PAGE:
Retail workers exposed by the recession with travel agents worst hit
Jobs in retail have been among the most exposed during the recession, due to the pre-eminence of private sector employers according to an analysis of ONS and professional industry data carried out by specialist recruiter Randstad Business Support.
By ranking each occupation by the change in the aggregate wage bill for full-time staff between 2002 and 2014 (adjusting for the effects of inflation), Randstad’s analysis takes account of both the resilience of employment levels and real wages to see how recession-proof each profession is.
By this measure, retail is one of the least recession-proof industries. The total wage bill for full-time retail sales assistants has dropped 18.5% in real terms from £8.9bn in 2002 to £7.3bn in 2014. The sector now represents just 1.2% of the total wage bill across the UK for full time employees.
|Occupation||Total wage bill 2002 (£ million)||Total wage bill 2014 (£ million)||Rise in real wage bill (2002-14)||Increase in real wages (2002-14)|
|Retail sales assistants||8,920||7,270||-18.5%||-9.1%|
|All UK full-time workers||653,816||634,069||-3.0%||-7.5%|
Table 1: Least recession-proof occupations 2002-14
Retail has proved less resilient to the recession than industries such as construction, accounting and transport. However, the least recession-proof occupation overall is travel agency, where the total wage bill for full-time staff has slumped from £946m in 2002 to £420m in 2014 – a significant 56% drop. Electricians have also experienced a 22% drop in the total wage bill over the past twelve years, placing them below retail in the rankings.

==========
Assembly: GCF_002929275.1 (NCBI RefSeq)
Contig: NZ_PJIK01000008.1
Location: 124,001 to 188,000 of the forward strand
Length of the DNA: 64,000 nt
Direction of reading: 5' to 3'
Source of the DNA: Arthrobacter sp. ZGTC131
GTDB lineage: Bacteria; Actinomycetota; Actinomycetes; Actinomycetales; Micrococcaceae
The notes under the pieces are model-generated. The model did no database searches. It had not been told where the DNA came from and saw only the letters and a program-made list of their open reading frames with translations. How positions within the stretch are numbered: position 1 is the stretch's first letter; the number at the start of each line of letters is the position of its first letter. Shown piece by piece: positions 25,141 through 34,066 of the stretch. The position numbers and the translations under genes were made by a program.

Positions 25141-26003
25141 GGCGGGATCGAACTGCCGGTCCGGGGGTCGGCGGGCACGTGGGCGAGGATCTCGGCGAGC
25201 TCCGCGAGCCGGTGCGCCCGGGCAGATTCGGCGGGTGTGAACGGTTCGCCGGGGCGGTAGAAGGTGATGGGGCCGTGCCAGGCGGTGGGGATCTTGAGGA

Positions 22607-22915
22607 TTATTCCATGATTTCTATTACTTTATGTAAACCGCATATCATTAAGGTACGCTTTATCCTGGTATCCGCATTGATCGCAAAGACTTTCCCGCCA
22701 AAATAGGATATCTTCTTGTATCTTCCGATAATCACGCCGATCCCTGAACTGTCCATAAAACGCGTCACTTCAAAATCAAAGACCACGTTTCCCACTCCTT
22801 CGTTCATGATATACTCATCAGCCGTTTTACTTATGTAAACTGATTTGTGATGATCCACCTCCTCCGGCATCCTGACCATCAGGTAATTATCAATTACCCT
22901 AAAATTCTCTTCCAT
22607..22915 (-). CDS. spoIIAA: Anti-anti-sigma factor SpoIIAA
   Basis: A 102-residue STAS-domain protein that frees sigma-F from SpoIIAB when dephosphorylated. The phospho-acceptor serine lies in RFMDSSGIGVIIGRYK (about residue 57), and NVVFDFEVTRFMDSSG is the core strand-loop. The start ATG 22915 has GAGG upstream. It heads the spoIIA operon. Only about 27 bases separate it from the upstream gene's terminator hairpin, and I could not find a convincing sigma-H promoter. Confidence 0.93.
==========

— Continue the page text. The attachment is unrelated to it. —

But the retail sector is becoming more robust as the recession years past, and jobs in retail enjoyed a resurgence in headcount over recent years, as the industry strengthens its recovery. The number of retail workers has climbed 11.1% from 2013 to 2015, a rapid influx of 50,000 employees into the retail workforce, as online shopping and internet retailers fuel a new wave of retail growth.
Ruth Jacobs, managing director of Randstad Business Support, comments: “Jobs in retail are really on the frontline when a recession strikes. In times of economic crisis, the first thing that often suffers is consumer confidence and high street spending – and the retail sector today still has a way to go to manoeuvre itself out of this long shadow. But it’s also a more cyclical and seasonal than others; even the weather can adversely affect retail sales temporarily. When considering career moves, how ‘recession-proof’ or not an occupation may be should definitely be on the checklist. But ultimately it will be governed by your attitude towards risk and security.
“As the economy gets back into its stride, it also adapts and sprouts new employment opportunities – if footfall in high street shops is lagging, it is being made up for by online activity. The retail headcount has soared in the past two years, and online trends are paving the way for this growth. Not only are consumers increasingly ordering goods online and shopping on the sofa over the streets, but we’re seeing online businesses move into bricks and mortar retail, after they have built up their brands and customer base.”